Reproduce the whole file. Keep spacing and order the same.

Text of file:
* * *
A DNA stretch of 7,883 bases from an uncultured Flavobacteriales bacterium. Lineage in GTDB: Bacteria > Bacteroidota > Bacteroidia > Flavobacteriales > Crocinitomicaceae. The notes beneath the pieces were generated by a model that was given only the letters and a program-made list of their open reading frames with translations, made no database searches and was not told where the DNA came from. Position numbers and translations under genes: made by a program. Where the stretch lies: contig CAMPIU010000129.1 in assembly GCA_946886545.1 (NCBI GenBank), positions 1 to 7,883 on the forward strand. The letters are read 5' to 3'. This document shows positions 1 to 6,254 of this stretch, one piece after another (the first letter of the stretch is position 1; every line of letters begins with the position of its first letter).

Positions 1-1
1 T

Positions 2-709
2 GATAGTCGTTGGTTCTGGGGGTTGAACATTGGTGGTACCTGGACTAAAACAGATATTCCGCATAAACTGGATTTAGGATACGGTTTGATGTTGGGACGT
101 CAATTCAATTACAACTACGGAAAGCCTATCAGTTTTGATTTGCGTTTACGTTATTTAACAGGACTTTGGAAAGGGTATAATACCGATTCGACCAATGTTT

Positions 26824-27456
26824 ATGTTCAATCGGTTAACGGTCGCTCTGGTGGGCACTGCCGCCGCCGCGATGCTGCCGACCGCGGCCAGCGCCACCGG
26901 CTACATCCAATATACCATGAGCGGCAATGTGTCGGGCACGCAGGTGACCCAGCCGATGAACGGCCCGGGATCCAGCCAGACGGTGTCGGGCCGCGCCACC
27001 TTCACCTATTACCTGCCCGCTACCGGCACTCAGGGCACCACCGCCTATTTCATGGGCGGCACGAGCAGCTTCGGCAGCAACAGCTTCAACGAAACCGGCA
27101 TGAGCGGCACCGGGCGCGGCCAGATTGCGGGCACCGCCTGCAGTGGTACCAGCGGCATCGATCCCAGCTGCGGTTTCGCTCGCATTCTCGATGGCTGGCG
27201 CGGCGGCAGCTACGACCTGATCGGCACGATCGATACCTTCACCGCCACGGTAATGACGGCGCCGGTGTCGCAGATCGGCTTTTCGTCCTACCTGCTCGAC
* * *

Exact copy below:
A DNA stretch of 7,883 bases from an uncultured Flavobacteriales bacterium. Lineage in GTDB: Bacteria > Bacteroidota > Bacteroidia > Flavobacteriales > Crocinitomicaceae. The notes beneath the pieces were generated by a model that was given only the letters and a program-made list of their open reading frames with translations, made no database searches and was not told where the DNA came from. Position numbers and translations under genes: made by a program. Where the stretch lies: contig CAMPIU010000129.1 in assembly GCA_946886545.1 (NCBI GenBank), positions 1 to 7,883 on the forward strand. The letters are read 5' to 3'. This document shows positions 1 to 6,254 of this stretch, one piece after another (the first letter of the stretch is position 1; every line of letters begins with the position of its first letter).

Positions 1-1
1 T

Positions 2-709
2 GATAGTCGTTGGTTCTGGGGGTTGAACATTGGTGGTACCTGGACTAAAACAGATATTCCGCATAAACTGGATTTAGGATACGGTTTGATGTTGGGACGT
101 CAATTCAATTACAACTACGGAAAGCCTATCAGTTTTGATTTGCGTTTACGTTATTTAACAGGACTTTGGAAAGGGTATAATACCGATTCGACCAATGTTT

Positions 26824-27456
26824 ATGTTCAATCGGTTAACGGTCGCTCTGGTGGGCACTGCCGCCGCCGCGATGCTGCCGACCGCGGCCAGCGCCACCGG
26901 CTACATCCAATATACCATGAGCGGCAATGTGTCGGGCACGCAGGTGACCCAGCCGATGAACGGCCCGGGATCCAGCCAGACGGTGTCGGGCCGCGCCACC
27001 TTCACCTATTACCTGCCCGCTACCGGCACTCAGGGCACCACCGCCTATTTCATGGGCGGCACGAGCAGCTTCGGCAGCAACAGCTTCAACGAAACCGGCA
27101 TGAGCGGCACCGGGCGCGGCCAGATTGCGGGCACCGCCTGCAGTGGTACCAGCGGCATCGATCCCAGCTGCGGTTTCGCTCGCATTCTCGATGGCTGGCG
27201 CGGCGGCAGCTACGACCTGATCGGCACGATCGATACCTTCACCGCCACGGTAATGACGGCGCCGGTGTCGCAGATCGGCTTTTCGTCCTACCTGCTCGAC